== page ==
Who is physically fit?
Health-related physical fitness refers to a person’s ability to perform everyday tasks and activities with energy, vigor, and alertness. This is an important part of good health, and being fit can help protect against many diseases and other health problems, including heart disease, stroke, type 2 diabetes, osteoporosis, depression, dementia, and certain types of cancer.
The five components of health-related physical fitness include cardiorespiratory endurance, muscular strength, muscular endurance, flexibility, and body composition.
Cardiorespiratory endurance (also called aerobic capacity) is the ability of the heart and lungs to supply oxygen and fuel to the body during prolonged activity. Examples of cardiovascular endurance exercises include jogging, running, swimming and cycling.
Muscular strength refers to the amount of force or heavy weights a person can exert. It can be measured with a bench press or sprint test, for example.
Increasing muscle strength can increase your ability to do daily tasks and activities, which can help you maintain healthy weight and reduce your risk of chronic disease. It can also increase your ability to participate in sports and other activities, which can also improve your quality of life.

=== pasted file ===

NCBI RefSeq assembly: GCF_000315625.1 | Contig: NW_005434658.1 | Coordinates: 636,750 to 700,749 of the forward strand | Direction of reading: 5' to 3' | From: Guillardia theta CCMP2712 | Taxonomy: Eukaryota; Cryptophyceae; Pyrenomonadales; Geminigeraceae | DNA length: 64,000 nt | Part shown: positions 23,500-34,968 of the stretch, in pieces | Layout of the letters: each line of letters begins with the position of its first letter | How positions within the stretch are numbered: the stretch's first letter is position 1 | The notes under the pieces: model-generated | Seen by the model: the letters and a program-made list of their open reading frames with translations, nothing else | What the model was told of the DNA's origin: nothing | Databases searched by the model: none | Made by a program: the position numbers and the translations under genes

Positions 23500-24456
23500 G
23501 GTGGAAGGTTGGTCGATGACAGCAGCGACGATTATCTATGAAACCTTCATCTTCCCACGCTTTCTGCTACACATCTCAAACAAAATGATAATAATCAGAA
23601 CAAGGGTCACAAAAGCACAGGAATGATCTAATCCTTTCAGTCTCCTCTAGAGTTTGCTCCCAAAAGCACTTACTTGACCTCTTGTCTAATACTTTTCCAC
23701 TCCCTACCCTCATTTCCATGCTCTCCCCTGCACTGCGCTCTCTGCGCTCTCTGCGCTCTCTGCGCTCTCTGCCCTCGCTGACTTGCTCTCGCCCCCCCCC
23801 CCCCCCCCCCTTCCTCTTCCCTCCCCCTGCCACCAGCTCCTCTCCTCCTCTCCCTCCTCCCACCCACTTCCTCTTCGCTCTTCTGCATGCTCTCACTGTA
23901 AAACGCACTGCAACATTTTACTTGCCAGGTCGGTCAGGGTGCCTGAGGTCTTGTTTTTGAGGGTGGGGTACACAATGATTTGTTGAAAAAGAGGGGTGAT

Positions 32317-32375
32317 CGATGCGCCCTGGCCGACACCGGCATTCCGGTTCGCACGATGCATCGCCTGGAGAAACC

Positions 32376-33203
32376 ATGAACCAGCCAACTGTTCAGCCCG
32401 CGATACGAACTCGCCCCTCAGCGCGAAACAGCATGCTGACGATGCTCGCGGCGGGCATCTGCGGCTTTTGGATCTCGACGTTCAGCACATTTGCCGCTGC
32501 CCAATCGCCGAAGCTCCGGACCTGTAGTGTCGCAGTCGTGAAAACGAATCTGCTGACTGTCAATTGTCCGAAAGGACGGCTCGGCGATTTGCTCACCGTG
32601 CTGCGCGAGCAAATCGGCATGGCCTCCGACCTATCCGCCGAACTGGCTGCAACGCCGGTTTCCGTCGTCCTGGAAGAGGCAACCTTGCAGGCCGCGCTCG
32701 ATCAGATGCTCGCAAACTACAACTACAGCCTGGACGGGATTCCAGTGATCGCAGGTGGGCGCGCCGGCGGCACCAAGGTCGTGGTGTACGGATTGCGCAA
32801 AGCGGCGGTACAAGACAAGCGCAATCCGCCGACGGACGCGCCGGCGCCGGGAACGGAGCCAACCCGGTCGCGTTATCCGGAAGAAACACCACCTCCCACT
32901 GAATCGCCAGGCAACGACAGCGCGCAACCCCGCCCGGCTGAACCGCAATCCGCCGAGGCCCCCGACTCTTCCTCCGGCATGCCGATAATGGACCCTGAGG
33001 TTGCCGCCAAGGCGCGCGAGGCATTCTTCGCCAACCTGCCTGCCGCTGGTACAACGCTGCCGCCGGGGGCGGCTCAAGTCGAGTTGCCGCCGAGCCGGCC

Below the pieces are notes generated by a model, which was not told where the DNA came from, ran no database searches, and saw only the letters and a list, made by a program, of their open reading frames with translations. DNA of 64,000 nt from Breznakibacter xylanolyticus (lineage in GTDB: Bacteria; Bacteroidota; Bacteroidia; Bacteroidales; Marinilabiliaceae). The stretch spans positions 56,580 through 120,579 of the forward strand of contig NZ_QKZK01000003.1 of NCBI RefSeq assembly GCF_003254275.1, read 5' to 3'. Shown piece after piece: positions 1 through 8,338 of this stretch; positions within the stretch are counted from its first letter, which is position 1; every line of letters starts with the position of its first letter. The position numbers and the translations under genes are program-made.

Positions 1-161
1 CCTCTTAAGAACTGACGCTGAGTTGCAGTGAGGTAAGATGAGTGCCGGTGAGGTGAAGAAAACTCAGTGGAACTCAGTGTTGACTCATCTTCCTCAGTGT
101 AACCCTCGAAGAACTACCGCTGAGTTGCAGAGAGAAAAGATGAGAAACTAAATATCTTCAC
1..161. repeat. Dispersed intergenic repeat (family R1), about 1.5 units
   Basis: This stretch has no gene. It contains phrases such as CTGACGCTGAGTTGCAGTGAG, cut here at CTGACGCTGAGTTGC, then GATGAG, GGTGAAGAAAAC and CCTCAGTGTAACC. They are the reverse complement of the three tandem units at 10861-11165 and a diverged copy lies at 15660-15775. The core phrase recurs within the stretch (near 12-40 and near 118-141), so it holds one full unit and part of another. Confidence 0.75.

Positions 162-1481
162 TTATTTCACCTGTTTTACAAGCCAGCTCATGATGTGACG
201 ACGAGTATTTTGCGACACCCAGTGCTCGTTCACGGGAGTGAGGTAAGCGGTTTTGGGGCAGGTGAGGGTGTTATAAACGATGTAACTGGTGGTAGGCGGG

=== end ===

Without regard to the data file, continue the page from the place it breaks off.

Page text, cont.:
Stretching is a type of exercise that involves moving a joint through its full range of motion. It can be used to help relieve back pain and reduce muscle soreness.
Body composition is the percentage of the body composed of lean tissue, like muscle, bone and fluids, versus fat tissue. It can be affected by changes in body weight, diet, and other factors, such as how much physical activity a person does.